MT: The Lioness project originated from your intensive archaeological excavation that revealed legendary ancient heroines, women warriors and amazons of Persia, Mesopotamia, and the Near East. Your work gives a voice to women who have been erased from history for political or religious reasons. What did your research reveal about these women?
FB: If you look at Persian history, there was a time when women ruled the land. They had power over men, they were known to be the living goddesses and the earth was known to be Mother Earth. Women were generals, empresses, or priestesses. Whirling, for example, was done by priestesses way before the Sufis overtook these movements. Women brought ritualistic movements into this world, which was important for me to show, as no one ever talks about the dances they created, such as the dance of the lioness or the dance of the warrior. A lot of the movements we inherited are directly drawn from the trainings these women went through to prepare for war. Sadly, because of male and religious power, these women were wiped out of history. Or they were labeled as witches, or whores and their dances were considered as sins. There was a rewriting of history placing the male as the central figure. All the female gods were changed into male gods. I wanted to bring these women’s experience back into the discourse. Through my archeological work, I found carvings, and tablets that showed the movements they performed. I participated in a dig in an ancient town, called the ‘burnt city’ near Kurdistan, where Iranian amazons were buried with their shields and swords. I recreated their dances. It’s important because it’s part of us. It’s dying and no one knows about it.
MT: In her article entitled Persian Dance and its Forgotten History, Nima Kiann mentions how the current political situation in Iran has “toned down the interest for a profound research effort.” Have you found yourself subjected to restrictions in your archeological work? And how challenging has it been to claim some of your discoveries, which include findings that give women a much stronger voice than the one they are currently allowed in Iran?
FB: In one way, it was challenging because there were times when I needed to do research in a certain area and my request would not even be taken into account because I am a woman. The only way I could go back and access those places was with a man. Yet, it was not as hard as I thought it would be, because when I went on the digs, I started to communicate with the villagers, not with the authorities. They told me stories, took me to places where no one had been, showed me the dances they cannot perform anymore. I remember an older man telling me about what he saw in his childhood, showing me books that have never been published. One of them was a book of poems by Rumi’s teacher, which contained amazing movements and teachings about dance healing and music therapy.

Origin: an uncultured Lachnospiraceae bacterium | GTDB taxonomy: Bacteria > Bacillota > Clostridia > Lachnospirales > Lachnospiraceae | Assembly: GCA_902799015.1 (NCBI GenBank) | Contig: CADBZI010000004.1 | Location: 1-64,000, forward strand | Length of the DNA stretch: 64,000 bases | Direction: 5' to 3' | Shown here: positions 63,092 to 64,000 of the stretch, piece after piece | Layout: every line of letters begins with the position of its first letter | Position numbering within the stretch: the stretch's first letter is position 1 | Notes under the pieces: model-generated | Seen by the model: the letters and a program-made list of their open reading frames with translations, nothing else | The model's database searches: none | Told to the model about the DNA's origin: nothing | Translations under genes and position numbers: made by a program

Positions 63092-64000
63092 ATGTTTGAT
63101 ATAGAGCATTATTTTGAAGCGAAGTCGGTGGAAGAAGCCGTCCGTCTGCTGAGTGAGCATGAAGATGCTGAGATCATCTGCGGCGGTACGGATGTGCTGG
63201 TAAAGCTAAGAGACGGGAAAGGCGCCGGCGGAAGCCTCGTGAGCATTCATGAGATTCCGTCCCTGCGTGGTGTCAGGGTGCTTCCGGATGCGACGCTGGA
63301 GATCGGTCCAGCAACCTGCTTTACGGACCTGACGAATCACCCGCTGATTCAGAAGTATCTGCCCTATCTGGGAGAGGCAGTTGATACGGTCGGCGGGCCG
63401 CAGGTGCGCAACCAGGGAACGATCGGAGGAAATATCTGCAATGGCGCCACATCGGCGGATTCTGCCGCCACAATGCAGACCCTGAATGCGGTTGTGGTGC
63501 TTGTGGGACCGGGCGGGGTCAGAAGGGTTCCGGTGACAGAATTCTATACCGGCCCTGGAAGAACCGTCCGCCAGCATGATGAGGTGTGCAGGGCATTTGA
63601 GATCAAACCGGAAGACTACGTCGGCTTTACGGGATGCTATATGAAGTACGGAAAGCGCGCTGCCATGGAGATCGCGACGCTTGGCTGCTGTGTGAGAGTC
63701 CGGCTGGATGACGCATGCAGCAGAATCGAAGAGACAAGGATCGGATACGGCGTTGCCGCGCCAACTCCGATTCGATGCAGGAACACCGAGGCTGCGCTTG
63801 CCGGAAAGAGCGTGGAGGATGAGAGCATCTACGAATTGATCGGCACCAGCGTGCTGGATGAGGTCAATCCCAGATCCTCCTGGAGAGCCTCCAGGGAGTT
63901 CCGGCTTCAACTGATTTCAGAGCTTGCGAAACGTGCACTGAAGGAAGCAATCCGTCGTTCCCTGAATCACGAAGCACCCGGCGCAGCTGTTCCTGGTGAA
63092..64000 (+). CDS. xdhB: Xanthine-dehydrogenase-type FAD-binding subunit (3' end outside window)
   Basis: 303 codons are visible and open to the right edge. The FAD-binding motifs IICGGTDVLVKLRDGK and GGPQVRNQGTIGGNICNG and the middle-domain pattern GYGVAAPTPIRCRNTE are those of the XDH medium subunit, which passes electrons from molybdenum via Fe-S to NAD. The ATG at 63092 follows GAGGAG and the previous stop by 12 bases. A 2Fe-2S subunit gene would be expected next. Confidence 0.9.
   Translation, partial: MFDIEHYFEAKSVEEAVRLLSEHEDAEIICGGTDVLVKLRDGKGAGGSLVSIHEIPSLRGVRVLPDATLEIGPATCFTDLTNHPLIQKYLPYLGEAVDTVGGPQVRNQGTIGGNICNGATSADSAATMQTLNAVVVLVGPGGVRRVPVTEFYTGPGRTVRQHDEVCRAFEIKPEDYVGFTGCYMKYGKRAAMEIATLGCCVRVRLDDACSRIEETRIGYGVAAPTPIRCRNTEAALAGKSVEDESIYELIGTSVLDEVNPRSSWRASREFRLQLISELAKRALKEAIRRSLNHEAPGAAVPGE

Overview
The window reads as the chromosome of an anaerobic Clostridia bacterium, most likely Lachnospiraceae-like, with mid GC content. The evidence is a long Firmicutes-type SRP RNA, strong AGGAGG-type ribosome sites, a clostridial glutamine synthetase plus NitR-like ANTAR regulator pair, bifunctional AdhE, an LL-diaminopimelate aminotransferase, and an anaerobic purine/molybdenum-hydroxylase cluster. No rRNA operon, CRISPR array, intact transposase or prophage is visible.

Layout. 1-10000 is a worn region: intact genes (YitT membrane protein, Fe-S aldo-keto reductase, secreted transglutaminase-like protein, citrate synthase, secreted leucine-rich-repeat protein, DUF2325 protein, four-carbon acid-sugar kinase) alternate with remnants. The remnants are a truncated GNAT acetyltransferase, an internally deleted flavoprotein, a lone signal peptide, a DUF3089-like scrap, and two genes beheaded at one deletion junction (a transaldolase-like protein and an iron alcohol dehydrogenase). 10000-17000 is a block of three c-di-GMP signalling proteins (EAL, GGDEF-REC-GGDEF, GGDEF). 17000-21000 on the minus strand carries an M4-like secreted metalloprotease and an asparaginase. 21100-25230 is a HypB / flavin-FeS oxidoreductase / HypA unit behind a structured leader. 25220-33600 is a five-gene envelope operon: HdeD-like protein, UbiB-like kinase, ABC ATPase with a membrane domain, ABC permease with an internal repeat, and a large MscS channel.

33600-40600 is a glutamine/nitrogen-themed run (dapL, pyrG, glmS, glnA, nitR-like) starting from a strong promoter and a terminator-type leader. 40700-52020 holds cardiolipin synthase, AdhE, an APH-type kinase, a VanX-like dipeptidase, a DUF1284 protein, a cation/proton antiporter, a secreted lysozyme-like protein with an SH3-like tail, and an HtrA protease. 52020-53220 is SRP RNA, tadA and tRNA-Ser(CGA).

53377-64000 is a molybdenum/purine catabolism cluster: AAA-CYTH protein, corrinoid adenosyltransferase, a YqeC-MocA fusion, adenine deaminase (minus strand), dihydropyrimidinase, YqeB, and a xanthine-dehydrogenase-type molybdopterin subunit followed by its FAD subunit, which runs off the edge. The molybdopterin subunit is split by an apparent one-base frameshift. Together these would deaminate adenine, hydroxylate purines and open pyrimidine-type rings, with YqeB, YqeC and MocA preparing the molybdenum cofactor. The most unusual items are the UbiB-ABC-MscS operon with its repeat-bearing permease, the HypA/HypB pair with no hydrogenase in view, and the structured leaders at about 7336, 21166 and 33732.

MT: This reminds me of the words of Iranian-American visual artist Shirin Neshat, whose photography and video work address the complexity of women’s experience in contemporary Islamic societies. In a speech she gave in 2010, she stated: “Every Iranian artist, in one form or another, is political. Politics have defined our lives.” After what you have shared, I imagine her statement rings true to you?
SK: Yes, just the fact that we are dancing is political! Formal presentation of dance by women in Iran is outlawed.
FB: Even if we try not to be political, somehow our work becomes political. For me it’s more important to convey the woman’s point of view and to question why Eastern women have been looked down upon. People may watch the dance and say “oh it’s beautiful, it’s very pretty.” Yet they are not aware of the pain and suffering women have gone through to bring forth these movements: thousands of years of suffering to look pretty! Women were killed, stoned, crucified for dancing these movements!
MT: You are performing within the context of Dance and Diaspora. Born in Iran, you both immigrated to the United States when you were respectively 11 and 3. As an artist, how has diaspora influenced your work?
SK: In a practical way, it has allowed me to work because I have the freedom to do what I want. Displacement was a catalyst to find my own voice. I didn’t realized how displaced I was until I finished my studies in dance and felt that something was missing. It just happened that it coincided with the time I went back to Iran. Its culture seeped into my artistic voice and it all started to make sense: “Oh, that’s why my body wants to move this way.”
FB: If I had stayed in Iran, I wouldn’t have been able to do what I do. Being here gave me the freedom to speak my mind. Like Shahrzad, I was stuck between two worlds. Because of my work, I often travelled to Iran and I would start building relationships there. Then I would be back here. I was able to put the pressure, hesitation and suffering caused by this back and forth into my dance.